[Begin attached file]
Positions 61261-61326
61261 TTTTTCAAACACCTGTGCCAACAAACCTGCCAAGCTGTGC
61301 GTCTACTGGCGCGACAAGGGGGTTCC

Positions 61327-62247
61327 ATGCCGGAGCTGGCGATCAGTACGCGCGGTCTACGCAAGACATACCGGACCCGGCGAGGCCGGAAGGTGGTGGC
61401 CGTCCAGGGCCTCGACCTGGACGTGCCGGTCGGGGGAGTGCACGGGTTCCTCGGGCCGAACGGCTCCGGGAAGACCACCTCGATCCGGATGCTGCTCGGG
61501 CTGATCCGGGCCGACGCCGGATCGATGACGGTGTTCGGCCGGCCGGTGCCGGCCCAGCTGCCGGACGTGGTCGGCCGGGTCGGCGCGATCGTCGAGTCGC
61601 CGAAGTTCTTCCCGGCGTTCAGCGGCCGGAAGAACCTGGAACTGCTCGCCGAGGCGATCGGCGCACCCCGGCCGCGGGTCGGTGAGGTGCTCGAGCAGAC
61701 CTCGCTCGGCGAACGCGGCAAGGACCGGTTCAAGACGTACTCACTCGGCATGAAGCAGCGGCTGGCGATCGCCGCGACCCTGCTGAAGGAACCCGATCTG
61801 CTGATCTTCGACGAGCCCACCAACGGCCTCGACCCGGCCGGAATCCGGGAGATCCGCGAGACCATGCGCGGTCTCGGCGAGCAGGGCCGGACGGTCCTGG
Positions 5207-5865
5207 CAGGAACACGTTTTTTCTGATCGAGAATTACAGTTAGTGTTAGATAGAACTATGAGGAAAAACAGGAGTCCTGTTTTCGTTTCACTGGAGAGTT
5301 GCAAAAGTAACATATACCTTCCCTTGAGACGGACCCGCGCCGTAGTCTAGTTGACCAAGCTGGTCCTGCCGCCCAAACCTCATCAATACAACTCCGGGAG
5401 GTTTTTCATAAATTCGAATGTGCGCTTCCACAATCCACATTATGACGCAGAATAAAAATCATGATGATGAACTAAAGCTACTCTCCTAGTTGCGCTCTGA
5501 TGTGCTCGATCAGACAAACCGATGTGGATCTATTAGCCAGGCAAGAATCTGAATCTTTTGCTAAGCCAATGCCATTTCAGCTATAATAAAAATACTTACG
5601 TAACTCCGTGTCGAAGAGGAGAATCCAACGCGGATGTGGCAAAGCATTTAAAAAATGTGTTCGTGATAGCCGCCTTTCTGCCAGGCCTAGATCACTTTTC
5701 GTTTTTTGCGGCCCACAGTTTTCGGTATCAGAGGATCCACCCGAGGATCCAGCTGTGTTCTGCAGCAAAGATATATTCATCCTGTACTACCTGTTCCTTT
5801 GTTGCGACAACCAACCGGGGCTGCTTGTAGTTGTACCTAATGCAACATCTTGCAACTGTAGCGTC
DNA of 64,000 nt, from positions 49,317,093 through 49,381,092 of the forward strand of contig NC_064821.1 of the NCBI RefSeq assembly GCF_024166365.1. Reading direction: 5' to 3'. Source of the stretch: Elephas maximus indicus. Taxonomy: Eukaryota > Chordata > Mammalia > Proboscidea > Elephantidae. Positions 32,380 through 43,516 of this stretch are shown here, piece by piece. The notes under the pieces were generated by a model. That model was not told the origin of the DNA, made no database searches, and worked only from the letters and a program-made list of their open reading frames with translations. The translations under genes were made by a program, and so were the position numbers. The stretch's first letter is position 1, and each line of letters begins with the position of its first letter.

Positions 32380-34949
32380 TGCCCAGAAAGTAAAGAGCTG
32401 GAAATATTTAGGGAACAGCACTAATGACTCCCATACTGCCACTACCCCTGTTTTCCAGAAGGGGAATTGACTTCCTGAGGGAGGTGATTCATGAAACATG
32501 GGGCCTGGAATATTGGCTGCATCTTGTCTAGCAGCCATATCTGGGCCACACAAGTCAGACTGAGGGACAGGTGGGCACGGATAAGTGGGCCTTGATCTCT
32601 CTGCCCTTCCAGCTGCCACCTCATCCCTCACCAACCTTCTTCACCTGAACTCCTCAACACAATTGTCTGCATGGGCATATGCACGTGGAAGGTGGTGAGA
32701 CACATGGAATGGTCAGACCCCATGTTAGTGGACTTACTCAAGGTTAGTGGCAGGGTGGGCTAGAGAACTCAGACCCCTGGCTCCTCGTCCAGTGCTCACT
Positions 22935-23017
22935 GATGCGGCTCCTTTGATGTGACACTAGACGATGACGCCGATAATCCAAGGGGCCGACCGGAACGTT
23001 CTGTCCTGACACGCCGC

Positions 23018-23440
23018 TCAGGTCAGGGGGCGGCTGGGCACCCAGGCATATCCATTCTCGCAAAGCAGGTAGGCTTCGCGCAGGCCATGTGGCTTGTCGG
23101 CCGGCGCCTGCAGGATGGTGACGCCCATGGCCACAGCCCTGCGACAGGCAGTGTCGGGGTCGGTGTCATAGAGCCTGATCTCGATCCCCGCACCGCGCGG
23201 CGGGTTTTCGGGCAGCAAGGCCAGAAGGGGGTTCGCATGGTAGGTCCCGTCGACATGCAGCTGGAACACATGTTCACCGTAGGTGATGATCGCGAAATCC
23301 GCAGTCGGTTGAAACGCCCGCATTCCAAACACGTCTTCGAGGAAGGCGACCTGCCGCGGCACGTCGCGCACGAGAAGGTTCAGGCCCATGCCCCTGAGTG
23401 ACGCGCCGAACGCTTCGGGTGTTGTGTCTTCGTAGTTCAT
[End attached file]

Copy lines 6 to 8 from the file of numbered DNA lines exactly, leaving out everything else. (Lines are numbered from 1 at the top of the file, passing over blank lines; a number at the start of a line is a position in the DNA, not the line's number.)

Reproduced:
61401 CGTCCAGGGCCTCGACCTGGACGTGCCGGTCGGGGGAGTGCACGGGTTCCTCGGGCCGAACGGCTCCGGGAAGACCACCTCGATCCGGATGCTGCTCGGG
61501 CTGATCCGGGCCGACGCCGGATCGATGACGGTGTTCGGCCGGCCGGTGCCGGCCCAGCTGCCGGACGTGGTCGGCCGGGTCGGCGCGATCGTCGAGTCGC
61601 CGAAGTTCTTCCCGGCGTTCAGCGGCCGGAAGAACCTGGAACTGCTCGCCGAGGCGATCGGCGCACCCCGGCCGCGGGTCGGTGAGGTGCTCGAGCAGAC